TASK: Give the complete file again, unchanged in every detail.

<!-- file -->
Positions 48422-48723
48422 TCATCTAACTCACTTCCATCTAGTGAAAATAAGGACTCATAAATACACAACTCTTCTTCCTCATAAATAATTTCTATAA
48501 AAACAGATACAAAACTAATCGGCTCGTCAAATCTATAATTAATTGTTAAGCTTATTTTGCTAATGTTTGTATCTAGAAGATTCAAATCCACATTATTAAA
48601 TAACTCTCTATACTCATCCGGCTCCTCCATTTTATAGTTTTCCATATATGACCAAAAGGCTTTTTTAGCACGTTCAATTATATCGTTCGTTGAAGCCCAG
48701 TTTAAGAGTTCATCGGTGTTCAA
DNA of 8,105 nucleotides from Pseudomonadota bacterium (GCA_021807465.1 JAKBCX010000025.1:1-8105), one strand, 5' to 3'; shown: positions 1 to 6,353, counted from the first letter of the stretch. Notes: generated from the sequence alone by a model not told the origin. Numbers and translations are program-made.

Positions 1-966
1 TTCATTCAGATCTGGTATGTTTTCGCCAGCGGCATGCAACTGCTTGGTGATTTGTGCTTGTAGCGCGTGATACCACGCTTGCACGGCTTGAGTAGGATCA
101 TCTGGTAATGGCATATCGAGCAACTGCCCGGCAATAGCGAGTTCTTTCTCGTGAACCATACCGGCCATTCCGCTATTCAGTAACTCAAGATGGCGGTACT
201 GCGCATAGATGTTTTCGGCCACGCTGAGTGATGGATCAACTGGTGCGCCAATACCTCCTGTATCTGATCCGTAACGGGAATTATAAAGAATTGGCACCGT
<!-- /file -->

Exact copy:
Positions 48422-48723
48422 TCATCTAACTCACTTCCATCTAGTGAAAATAAGGACTCATAAATACACAACTCTTCTTCCTCATAAATAATTTCTATAA
48501 AAACAGATACAAAACTAATCGGCTCGTCAAATCTATAATTAATTGTTAAGCTTATTTTGCTAATGTTTGTATCTAGAAGATTCAAATCCACATTATTAAA
48601 TAACTCTCTATACTCATCCGGCTCCTCCATTTTATAGTTTTCCATATATGACCAAAAGGCTTTTTTAGCACGTTCAATTATATCGTTCGTTGAAGCCCAG
48701 TTTAAGAGTTCATCGGTGTTCAA
DNA of 8,105 nucleotides from Pseudomonadota bacterium (GCA_021807465.1 JAKBCX010000025.1:1-8105), one strand, 5' to 3'; shown: positions 1 to 6,353, counted from the first letter of the stretch. Notes: generated from the sequence alone by a model not told the origin. Numbers and translations are program-made.

Positions 1-966
1 TTCATTCAGATCTGGTATGTTTTCGCCAGCGGCATGCAACTGCTTGGTGATTTGTGCTTGTAGCGCGTGATACCACGCTTGCACGGCTTGAGTAGGATCA
101 TCTGGTAATGGCATATCGAGCAACTGCCCGGCAATAGCGAGTTCTTTCTCGTGAACCATACCGGCCATTCCGCTATTCAGTAACTCAAGATGGCGGTACT
201 GCGCATAGATGTTTTCGGCCACGCTGAGTGATGGATCAACTGGTGCGCCAATACCTCCTGTATCTGATCCGTAACGGGAATTATAAAGAATTGGCACCGT